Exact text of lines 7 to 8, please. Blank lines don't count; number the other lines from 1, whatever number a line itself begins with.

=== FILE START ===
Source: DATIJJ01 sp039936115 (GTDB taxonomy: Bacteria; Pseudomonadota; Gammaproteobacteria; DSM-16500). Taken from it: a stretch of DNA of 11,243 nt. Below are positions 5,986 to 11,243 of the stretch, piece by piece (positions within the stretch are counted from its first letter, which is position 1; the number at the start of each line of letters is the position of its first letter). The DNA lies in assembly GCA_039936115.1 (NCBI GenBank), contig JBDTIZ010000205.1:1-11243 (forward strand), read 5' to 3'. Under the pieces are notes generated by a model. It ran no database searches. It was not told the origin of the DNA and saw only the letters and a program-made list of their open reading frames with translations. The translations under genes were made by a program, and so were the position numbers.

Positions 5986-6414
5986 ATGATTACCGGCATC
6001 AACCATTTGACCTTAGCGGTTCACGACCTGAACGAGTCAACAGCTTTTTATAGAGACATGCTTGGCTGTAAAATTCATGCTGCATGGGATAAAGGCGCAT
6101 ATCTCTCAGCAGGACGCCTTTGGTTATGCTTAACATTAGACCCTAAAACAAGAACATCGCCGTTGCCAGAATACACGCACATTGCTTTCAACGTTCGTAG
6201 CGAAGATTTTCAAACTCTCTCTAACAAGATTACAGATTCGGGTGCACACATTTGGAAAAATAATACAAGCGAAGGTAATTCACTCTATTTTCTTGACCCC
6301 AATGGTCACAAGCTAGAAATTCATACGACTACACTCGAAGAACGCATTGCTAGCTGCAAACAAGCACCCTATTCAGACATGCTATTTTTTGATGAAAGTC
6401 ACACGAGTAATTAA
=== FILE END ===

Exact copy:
6301 AATGGTCACAAGCTAGAAATTCATACGACTACACTCGAAGAACGCATTGCTAGCTGCAAACAAGCACCCTATTCAGACATGCTATTTTTTGATGAAAGTC
6401 ACACGAGTAATTAA